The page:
Why were not we borne there? Or knowing them
Men of as solid reason as our selves
Why is not their example priviledge? (Exeunte Periandro.) 330
Nay I am tyed with chaines of adament.
Denyall but enflames, Ile either burne
To ashes in this heate, or make him turne
To give refreshinge. (Exit.)
ACTUS I, SCENA viiij
LYSIMACHUS, NAUTAE QUATUOR AUT SEX
LYS. What do you call your ship?
SAILOR 1 The Vultur, sir. 335
LYS. O I remember. And what yours, I pray?
SAILOR 2 The Tempest, sir.
LYS. ’Tis true, you told me so.
I cannot tell you what his pleasure is.
Perhaps h’ has had some late intelligence
Of your commodities, or would freight you newe. 340
There is not (is there?) any other shippe
That came your voyage?
SAILOR 1 In the harbor none,
Nor any that we heard of.
ACTUS I, SCENA x
Ingrediuntur PERIANDER, ARION, ARISTAEUS
PER. Whence are these?
SAILOR 1 From Italy, and’t please your majesty.
PER. And howe is’t there with Ancus Martius, 345
That good old kinge of four and twentie yeares?
SAILOR 2 Hee’s dead, and’t please your grace.
PER. T’will please heavens grace
That wee must dye to. We must, Lysimachus
(T’were well if we could often thinke uppon’t),
And then a successor. He had two sons 350
And so have I. But who, who has the senate
Made choise of for their nowe newe Romane kinge?
SAILOR 2 They say one Lucius Tarquinius,
Sonne to a ritch Corinthian marchant.
SAILOR 2 One Demaratus of the Bacchiadae 355
That traffiqu’t with the Hetrusci, but, sedition
Hapning in Corinth in your father time,
He changd ground to Hetruria. There he married,
Had two sonnes, Aruns first, then Lucumon.
This Aruns dying younge, and then his father, 360
All fell to Lucumon. Then did he marry
A ritch Hetrurian dame, faire Tanaquil,
A good diviner in the flight of birds.
Then, finding that great Rome was kinder farre
To straungers, giving them their citties freedome, 365
To Rome he went, where, having chaung’d his name
Of Lucumon to Lucius, and assumed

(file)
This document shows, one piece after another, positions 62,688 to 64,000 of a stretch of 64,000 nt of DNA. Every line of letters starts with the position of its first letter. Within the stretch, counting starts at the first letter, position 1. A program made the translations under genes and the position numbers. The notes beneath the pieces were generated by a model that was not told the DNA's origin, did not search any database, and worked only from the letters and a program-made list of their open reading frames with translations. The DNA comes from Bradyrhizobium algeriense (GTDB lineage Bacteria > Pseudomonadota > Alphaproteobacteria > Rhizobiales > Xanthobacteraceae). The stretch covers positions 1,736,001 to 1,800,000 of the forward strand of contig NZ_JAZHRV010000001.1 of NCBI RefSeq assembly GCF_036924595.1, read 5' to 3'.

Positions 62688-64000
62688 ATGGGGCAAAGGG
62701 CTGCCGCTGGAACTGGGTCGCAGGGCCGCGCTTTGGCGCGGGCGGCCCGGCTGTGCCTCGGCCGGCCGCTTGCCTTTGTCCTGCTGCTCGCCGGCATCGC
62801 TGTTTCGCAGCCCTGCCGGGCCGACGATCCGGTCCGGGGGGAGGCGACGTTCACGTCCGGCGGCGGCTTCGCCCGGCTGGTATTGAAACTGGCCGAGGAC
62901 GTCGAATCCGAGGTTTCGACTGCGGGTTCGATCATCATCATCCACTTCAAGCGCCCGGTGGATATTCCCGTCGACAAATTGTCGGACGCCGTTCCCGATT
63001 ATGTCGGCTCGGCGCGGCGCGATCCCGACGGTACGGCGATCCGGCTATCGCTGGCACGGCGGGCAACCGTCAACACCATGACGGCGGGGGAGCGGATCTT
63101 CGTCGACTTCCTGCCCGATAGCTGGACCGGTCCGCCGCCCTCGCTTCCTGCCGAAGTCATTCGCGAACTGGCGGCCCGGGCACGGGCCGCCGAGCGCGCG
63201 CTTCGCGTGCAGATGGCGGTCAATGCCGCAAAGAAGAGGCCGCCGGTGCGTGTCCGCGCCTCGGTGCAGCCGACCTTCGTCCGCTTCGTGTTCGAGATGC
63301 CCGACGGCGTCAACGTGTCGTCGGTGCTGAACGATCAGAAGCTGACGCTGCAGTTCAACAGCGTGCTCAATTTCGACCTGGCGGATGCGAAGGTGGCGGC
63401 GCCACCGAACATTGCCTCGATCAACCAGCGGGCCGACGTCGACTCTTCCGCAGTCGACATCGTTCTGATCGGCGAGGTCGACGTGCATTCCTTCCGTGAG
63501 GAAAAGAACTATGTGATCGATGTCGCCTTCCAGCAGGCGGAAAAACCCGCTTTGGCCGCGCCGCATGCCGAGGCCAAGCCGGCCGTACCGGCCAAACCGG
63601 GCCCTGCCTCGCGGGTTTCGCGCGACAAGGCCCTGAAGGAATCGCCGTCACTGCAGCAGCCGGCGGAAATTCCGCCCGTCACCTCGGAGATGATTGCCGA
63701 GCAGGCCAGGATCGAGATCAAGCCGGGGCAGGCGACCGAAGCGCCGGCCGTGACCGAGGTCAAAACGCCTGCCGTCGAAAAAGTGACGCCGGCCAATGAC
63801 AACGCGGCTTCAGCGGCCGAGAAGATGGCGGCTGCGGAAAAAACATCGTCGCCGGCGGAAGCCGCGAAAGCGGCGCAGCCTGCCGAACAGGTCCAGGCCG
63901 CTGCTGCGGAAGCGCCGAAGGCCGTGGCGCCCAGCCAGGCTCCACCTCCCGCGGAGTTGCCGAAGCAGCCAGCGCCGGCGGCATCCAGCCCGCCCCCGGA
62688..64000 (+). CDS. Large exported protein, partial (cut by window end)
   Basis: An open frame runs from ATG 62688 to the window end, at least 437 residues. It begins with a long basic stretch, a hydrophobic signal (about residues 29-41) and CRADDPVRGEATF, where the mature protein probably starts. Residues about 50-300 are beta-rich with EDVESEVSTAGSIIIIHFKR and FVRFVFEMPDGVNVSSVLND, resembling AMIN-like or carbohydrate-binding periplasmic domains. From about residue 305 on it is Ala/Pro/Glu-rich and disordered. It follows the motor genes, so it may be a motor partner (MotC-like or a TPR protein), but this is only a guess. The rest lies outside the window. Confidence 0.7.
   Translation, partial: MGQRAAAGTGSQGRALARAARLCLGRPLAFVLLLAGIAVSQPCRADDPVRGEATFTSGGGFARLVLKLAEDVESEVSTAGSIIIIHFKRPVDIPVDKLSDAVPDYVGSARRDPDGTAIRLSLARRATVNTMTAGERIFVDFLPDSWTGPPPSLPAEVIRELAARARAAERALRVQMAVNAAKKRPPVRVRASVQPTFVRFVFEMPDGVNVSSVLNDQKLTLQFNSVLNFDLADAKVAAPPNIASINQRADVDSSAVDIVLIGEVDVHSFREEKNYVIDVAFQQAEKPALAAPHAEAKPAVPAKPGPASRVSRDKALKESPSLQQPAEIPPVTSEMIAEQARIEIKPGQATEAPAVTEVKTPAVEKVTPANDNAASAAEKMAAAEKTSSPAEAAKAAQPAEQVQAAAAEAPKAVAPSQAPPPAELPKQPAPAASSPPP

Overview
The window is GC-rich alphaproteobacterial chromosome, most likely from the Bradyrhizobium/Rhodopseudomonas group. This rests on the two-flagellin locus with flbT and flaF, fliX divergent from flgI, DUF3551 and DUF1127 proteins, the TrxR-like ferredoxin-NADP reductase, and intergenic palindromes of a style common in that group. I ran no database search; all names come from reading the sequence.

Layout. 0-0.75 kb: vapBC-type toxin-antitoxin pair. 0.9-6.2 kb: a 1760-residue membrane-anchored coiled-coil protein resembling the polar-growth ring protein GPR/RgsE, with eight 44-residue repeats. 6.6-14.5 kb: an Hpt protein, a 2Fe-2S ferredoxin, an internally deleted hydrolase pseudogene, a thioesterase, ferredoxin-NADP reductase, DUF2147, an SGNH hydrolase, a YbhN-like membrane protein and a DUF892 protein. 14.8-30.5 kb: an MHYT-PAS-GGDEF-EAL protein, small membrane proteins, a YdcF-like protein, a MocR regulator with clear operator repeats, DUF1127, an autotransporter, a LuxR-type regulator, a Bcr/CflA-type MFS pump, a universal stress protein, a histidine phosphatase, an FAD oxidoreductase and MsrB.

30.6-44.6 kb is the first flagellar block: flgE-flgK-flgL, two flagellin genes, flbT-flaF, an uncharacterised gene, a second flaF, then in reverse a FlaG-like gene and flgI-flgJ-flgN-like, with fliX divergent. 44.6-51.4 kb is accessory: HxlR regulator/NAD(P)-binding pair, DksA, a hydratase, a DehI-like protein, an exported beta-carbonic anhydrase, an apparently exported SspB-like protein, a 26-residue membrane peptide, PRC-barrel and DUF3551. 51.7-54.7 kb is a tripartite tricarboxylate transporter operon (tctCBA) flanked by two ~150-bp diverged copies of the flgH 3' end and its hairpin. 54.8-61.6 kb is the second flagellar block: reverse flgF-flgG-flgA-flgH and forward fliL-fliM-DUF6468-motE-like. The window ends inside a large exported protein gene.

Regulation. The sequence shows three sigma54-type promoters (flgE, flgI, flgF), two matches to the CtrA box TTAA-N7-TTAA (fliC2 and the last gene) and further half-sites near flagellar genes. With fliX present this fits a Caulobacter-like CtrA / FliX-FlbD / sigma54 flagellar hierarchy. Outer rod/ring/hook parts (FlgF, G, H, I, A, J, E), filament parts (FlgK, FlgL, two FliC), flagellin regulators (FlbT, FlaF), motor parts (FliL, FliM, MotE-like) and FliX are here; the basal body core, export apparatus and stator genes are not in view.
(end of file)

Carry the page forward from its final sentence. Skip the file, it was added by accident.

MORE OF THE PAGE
His second name from the Tarquiniae,
His native citty in Hetruria,
There thriv’d he so that in fewe yeares he climb’d 370
The dowble scale of wealth and citties love
So highe that Ancus Maritus and the senate
Found him their worthiest, bravest man for choise.
PER. We are glad that Corinth has giv’n Rome a kinge,
That Rome growes great. But tell me what ritch traffique 375
Do’s that newe Rome afford? Have ye there met
With any jewells extraordinary?
SAILOR 1 We have of purpose brought to shewe your grace
Such as by chaunce we met with, no great prize.
PER. ’Tis well. See them, Lysimachus. Yet more 380
In all your travile have yea ever heard
Of one Arion a musitian?
I heare hee’s held the wonder of the world.
SAILOR 1 With that praise we have often heard of him,
And even that day that we did put from shore 385
T’was said he lately to Tarentum wente.
Howe there it is with him we cannot say.
PER. Have yea neere heard of him?
SAILOR 1 Once or twice I did.
PER. Can you compare him? I have one, they say,
That knowes both, who is thought does equall him. 390
I will request your judgement. Call him forth.
Arion eodem modo canens quo cum mare desilieret.
SAILOR 1 Great kinge, our lives are at your mercies feete.
His treasure made us false, and there he stands
To give sad evidence, whom we thought drownd.
Arion, lov’d of heaven, speake for us. 395
PER. Relate me, sir, the manner of your act.
SAILOR 1 Being partner in this fowle conspiracy,
I gave him warning as a thinge resolv’d
Only amongst my flinty marriners.
When we had marke of neere Peloponnese, 400
Sternly and breifly we did ringe him round
T’have cast him over bord with violence.
But at his faire request he might put on
The garment which he saide he us’d to weare
In th’ ancient Istmick oppositions, 405
Then on that instrument he might play
And singe unto the gods for our shipps safety,
We willingly gave leave. Being thus prepar’d,
We on the hatches waited while he went
Up to the foredecke. There a while he plaide 410